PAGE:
Uranus is the seventh planet that is farthest from the sun. It also ranks as the third largest planet in our solar system and the fourth ranker when it comes to mass. Despite its similar visibility when compared to the other five classical planets, ancient observers do not actually recognize it as a planet because of its slow orbit and dimness.

The planet Uranus is composed of features that are actually similar to that of Neptune and these two planets differ in composition from those of planets Jupiter and Saturn, which are considered as the larger gas giants. Neptune is basically composed of helium and hydrogen and contains high proportions of ice such as ammonia, methane and water in combination with other traces of hydrocarbons. It is considered to have the coldest atmosphere in our solar system having a temperature of at least 49k or -224 degrees celsius. Its cloud structure is complex and layered, having water to fill up the lowest clouds and methane for the uppermost cloud layer. The planet Uranus’ interior has ices and rocks for its primary composition.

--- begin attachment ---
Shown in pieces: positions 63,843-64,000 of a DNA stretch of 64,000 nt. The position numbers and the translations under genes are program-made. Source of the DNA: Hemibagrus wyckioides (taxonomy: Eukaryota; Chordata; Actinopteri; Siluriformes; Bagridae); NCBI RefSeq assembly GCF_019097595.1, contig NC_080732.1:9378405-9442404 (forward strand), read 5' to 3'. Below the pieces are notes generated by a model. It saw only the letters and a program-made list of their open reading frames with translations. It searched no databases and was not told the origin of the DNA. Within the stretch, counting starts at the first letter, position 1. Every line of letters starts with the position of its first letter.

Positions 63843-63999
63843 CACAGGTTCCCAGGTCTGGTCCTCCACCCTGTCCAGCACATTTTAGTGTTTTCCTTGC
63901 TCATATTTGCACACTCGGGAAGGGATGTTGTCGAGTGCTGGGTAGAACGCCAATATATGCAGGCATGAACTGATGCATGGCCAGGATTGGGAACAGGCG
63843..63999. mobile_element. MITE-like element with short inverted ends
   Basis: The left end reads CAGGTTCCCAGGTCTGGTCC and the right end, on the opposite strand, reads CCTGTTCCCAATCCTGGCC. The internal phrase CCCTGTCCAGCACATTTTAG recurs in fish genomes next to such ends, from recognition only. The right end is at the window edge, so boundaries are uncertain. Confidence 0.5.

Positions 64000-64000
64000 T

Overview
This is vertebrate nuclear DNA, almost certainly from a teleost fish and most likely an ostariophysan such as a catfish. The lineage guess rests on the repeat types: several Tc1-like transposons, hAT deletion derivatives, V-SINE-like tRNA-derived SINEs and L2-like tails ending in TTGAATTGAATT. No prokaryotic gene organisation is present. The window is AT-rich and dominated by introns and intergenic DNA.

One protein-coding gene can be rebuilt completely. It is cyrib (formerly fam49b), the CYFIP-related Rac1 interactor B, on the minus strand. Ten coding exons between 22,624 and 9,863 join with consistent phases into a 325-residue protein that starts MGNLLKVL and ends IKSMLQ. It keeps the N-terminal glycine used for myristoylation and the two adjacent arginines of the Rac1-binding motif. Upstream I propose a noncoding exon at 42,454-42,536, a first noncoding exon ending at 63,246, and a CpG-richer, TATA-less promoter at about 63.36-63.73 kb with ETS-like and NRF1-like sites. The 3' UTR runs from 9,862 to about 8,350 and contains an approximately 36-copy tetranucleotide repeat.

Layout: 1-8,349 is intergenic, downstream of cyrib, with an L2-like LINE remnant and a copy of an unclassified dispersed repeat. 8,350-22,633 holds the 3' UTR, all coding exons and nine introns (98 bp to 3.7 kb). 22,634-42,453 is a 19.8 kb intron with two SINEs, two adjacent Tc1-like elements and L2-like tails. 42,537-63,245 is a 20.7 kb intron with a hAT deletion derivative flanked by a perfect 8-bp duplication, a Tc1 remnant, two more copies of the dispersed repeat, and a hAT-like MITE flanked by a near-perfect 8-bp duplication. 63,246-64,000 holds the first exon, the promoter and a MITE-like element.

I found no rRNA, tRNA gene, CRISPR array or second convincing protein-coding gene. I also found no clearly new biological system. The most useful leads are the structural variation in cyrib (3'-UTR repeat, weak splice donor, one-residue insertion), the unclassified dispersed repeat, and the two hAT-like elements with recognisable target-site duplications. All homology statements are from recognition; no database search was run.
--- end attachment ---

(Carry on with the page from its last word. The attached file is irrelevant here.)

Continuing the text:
Just similar to the other planets that are considered as giant, Uranus consists of a ring system, a number of moons and magnetosphere. Its configuration is unique from among the other planets because the rotation of its axis is tilted sideways near its plane of revolution in the sun. When viewed from the planet Earth, the rings of Uranus may sometimes appear to be circling the planet just like the target of an archery and the moons may be revolving around it just like a clock’s hands.